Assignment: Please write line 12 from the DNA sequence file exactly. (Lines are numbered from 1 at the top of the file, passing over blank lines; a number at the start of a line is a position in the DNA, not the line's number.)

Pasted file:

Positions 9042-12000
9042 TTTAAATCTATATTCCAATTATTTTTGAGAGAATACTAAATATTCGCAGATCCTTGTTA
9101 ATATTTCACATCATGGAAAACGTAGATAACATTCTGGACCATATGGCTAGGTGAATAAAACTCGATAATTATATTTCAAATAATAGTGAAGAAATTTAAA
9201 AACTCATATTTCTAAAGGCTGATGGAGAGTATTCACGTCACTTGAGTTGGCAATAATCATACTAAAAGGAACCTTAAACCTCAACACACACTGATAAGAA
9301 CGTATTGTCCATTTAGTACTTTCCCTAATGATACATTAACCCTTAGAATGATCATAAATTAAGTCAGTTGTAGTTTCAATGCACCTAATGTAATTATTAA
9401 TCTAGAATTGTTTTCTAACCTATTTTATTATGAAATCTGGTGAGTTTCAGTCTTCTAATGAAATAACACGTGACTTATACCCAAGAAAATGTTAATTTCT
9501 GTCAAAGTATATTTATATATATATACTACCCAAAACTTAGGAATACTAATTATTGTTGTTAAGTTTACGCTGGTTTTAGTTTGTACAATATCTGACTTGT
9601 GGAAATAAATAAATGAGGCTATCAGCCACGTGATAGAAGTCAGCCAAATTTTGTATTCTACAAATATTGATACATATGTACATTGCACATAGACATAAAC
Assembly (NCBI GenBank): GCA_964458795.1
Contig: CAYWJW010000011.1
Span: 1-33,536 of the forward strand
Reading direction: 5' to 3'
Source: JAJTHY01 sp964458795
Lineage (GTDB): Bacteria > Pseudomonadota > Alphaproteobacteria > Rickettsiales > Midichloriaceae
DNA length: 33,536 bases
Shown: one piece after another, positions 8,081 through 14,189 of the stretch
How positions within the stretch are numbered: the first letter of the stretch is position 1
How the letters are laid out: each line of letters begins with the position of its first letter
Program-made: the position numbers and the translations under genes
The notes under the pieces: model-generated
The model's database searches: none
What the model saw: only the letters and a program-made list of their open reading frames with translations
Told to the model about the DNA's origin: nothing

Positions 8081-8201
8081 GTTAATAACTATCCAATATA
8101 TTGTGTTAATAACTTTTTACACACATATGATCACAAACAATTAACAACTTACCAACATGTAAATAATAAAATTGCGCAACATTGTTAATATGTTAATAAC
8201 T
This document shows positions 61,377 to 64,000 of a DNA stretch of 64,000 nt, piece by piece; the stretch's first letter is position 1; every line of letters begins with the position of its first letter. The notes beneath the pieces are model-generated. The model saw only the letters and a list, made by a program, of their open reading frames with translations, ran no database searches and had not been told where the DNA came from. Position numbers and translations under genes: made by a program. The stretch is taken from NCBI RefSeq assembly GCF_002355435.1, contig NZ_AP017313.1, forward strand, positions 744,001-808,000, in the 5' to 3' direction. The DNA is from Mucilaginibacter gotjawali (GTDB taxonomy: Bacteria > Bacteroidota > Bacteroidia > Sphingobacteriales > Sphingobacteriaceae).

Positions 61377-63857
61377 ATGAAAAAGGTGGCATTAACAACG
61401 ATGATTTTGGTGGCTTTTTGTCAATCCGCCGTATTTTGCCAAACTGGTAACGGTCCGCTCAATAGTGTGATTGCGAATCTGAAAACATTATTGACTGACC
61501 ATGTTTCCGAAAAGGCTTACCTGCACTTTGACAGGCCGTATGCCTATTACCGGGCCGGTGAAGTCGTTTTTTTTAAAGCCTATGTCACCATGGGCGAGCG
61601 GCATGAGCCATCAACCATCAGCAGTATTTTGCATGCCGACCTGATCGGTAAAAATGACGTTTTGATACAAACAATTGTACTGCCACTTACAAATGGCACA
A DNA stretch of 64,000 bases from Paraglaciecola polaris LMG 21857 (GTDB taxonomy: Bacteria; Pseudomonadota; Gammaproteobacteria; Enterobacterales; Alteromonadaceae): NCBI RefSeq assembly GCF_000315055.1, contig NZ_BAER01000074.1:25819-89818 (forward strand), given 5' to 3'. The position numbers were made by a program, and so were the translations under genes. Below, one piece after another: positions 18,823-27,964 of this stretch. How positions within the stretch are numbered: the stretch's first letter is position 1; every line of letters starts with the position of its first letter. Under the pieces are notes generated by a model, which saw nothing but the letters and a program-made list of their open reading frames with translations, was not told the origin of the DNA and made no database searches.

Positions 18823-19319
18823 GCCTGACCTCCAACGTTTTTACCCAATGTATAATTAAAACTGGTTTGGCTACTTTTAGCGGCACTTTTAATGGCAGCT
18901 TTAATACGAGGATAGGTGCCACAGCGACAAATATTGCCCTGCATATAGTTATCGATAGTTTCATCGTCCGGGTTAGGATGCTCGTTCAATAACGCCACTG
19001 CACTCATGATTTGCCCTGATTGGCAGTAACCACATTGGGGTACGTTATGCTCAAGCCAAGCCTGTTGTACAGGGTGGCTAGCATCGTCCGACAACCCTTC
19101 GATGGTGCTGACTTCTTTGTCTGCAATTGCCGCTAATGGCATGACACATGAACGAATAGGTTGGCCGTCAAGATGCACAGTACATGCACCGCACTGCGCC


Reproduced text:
Reading direction: 5' to 3'